Patrick K. Freer, an associate professor of choral music education at Georgia State University in Atlanta, is well known for his work with adolescent choirs.
How he came to occupy that niche can be traced back to his own personal experiences as an adolescent boy. “I was told to stand in the back row, not sing, and simply mouth the words when my voice began to change,” Freer said. “The teacher didn’t know what to do with me, so as much as I loved music, I was out of choir.”
In the short term, he learned to play piano and began a high school career as an accompanist for a variety of musical groups, but he still felt what had happened to him was wrong.
In college, he discovered others who had been told the same thing — “you can’t sing” — and Freer decided to help middle school music teachers deal with the unique creature that is a middle school boy or girl.
He wrote two books, Tips: The First Weeks of Middle School Chorus and Getting Started with Middle School Chorus.
Now in its second edition, Getting Started offers new information on working with young adolescent changing voices, designing optimal rehearsals for middle schoolers, managing growing choral programs, and helping youngsters gain musical skills they can carry with them for a lifetime of making music.
The Tips book includes easy-to-read lists, with information on setting up your classroom, choral activities for day one and beyond, repertoire for the first weeks, warm-ups for changing voices, and other information.
Freer said his aim is to help teachers cope day-to-day, but he also wants teachers to look past the first day of school or a fall concert. He wants them to think of their students in the future, students who will love singing as adults.
During a recent interview, Freer answered a few questions about his books:
- Explain the “ABC” concept you discuss in Getting Started in Middle School Chorus.
The book discusses these in great detail, but middle school choral music teachers must do three things:
A=Adapt rehearsals to the changing needs of young adolescents
B=Build on what students know and build toward what they need to know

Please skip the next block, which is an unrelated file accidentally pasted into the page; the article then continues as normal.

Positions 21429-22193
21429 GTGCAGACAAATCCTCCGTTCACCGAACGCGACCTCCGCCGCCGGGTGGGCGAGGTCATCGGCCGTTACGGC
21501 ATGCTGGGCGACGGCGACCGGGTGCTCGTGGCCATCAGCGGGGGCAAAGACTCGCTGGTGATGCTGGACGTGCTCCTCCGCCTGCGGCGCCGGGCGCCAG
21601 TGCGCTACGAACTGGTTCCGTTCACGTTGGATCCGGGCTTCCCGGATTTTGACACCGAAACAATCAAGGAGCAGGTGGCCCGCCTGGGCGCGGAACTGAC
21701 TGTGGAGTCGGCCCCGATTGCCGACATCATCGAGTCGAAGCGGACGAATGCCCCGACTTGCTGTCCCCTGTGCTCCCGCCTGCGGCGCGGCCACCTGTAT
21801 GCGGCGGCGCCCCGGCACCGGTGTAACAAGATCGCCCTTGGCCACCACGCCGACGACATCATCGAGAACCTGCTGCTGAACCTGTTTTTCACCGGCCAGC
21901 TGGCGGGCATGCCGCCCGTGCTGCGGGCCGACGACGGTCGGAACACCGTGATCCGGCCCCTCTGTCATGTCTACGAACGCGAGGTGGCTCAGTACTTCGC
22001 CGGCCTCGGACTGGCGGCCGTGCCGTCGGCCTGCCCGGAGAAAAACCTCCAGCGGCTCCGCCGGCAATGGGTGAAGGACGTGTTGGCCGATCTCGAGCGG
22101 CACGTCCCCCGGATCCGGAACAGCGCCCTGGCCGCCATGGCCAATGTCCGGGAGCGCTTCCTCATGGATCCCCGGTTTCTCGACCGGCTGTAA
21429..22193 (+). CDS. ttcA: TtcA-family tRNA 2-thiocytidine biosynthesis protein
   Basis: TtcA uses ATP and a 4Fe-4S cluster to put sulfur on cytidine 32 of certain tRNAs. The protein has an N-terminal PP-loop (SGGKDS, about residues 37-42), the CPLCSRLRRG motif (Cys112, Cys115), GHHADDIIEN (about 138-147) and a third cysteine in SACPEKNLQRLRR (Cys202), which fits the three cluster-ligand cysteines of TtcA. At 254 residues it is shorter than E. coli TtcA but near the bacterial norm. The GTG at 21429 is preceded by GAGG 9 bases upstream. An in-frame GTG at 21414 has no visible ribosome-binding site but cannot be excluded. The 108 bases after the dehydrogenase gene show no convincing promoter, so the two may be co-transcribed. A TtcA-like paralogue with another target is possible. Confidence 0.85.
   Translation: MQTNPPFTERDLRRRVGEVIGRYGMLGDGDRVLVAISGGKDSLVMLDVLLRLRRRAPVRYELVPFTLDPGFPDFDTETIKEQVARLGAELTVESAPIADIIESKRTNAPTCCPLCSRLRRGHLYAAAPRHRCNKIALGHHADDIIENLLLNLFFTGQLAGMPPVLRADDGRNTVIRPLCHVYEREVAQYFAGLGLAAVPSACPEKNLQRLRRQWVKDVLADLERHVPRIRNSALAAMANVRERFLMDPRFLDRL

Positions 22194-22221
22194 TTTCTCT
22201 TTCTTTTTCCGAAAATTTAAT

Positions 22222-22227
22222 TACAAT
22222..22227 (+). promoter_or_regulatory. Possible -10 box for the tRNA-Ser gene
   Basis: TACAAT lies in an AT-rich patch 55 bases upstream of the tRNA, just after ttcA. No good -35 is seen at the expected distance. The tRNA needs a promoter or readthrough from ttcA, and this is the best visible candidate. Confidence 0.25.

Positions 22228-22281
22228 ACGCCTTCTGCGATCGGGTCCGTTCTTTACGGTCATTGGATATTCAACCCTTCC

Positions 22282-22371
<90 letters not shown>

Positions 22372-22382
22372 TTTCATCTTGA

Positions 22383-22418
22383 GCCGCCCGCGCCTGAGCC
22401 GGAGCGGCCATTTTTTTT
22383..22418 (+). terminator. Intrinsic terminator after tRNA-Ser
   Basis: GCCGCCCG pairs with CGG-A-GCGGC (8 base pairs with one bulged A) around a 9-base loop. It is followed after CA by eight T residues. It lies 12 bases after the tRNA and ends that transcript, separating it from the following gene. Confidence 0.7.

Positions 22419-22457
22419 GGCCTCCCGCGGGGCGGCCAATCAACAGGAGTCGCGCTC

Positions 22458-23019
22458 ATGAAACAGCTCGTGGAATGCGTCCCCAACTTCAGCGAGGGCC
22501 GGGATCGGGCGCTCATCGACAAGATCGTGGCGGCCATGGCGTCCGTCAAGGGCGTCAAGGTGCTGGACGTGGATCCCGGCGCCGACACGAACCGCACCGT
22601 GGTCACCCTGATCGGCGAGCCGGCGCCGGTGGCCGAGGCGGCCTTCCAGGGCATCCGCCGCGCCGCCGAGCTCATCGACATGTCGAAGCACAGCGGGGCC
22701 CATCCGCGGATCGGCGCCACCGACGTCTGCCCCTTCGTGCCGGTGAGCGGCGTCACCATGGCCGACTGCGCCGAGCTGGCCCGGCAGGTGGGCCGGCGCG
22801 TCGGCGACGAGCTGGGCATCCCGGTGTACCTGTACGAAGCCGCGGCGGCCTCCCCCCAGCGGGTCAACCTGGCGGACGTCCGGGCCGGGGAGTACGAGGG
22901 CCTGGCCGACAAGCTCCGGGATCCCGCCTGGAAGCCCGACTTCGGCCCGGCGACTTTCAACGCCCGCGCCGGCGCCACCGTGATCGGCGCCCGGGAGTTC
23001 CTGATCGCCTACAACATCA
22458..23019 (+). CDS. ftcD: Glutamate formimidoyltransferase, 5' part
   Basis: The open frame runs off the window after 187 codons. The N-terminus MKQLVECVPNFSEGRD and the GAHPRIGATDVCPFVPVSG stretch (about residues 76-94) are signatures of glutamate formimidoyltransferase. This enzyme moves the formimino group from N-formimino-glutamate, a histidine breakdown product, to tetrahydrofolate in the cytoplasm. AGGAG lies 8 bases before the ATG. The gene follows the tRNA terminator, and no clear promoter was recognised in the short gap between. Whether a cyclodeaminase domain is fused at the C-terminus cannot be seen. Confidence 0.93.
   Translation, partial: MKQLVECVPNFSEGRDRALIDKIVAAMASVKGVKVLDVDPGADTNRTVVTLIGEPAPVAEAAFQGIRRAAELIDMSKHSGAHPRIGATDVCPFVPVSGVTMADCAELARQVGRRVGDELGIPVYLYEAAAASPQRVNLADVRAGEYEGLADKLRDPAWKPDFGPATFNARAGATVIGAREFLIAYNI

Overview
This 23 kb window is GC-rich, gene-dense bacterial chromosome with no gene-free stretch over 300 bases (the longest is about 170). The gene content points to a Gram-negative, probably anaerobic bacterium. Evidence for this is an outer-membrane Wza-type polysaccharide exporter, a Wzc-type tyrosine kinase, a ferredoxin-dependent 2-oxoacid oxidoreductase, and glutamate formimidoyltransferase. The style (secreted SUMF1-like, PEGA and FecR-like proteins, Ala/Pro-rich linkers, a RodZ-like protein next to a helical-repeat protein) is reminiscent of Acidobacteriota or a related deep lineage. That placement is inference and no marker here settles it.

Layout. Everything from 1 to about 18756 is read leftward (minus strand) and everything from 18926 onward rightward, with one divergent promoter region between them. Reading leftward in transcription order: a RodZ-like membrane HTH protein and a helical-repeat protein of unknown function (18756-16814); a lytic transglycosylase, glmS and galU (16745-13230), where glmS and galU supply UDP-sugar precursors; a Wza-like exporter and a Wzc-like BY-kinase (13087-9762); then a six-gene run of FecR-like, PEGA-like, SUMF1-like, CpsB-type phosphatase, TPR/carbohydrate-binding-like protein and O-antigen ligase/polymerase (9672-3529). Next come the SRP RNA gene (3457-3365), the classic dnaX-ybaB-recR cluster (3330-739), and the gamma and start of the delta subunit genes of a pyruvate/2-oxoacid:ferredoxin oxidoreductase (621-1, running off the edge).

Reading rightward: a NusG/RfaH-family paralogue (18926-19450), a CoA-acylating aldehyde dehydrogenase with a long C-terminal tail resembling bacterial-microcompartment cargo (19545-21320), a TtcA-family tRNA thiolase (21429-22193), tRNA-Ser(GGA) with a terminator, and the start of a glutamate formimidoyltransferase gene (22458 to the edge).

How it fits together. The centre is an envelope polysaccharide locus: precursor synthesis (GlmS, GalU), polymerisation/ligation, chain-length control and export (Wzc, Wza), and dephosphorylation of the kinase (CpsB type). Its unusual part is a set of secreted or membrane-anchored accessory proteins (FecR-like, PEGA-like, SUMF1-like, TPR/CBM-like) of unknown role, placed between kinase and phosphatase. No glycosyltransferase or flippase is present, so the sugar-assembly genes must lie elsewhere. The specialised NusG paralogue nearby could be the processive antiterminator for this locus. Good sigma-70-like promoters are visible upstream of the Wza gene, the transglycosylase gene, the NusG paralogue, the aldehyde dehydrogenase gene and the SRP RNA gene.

C=Challenge students in ways that match their skill levels.
The three letters help choral teachers remember that their middle school choirs are not elementary choirs, not high school choirs — their students have unique needs.
- What are a middle school school choral teacher’s most important assets as part of a middle school faculty ?
Humor, flexibility, and compromise are three of the most valuable attributes of effective middle school teachers. None of these characteristics in any way signals that you don’t take your job seriously or that you haven’t set high expectations for yourself and your students. What they do signal is that you’re approachable and willing to work cooperatively. Administrators, fellow teachers, students and parents all need to know a choral teacher is approachable. Your job is to work hard, laugh easily and make outstanding music.
- On the subject of repertoire–Tips discusses 11 pieces a director can use for a concert early in the school year. What were your criteria in selecting those pieces?
I wanted to have accessible pieces usable by any choir, no matter what grade level, no matter what the ratio of boys to girls. These are not necessarily pieces to use all year long, but to get started. Middle school choral music teachers can build on what students know. We have to honor what students bring with them from elementary school and then help them build toward what they need to succeed in high school.
- Any additional thoughts about teaching middle school chorus and keeping kids singing?
We think about what students will do later in life, hoping student will be singing 20 years from now. But if all we do is focus on concert events, our students won’t learn any skills they can use in the future. You have to teach kids first and then teach music. If all you are doing is songs, there is problem there.
If a kid drops out of chorus to take up soccer or something else, don’t throw a tantrum. Leave the door open. They will come back at some point if they have a good experience.
To order the books, visit Rowman & Littlefield Education. The list price for the paperback Getting Started with Middle School Chorus is $21.95. Tips: The First Weeks of Middle School Chorus costs $14.95. MENC members receive a 25% discount on each book when using the code MENC25 while ordering.
Are you a middle school choral teacher? Do you have questions, suggestions, or challenges you would like to discuss about this unique teaching experience? Visit MENC’s Chorus Forum.
—Roz Fehr, January 22, 2010. © MENC: The National Association for Music Education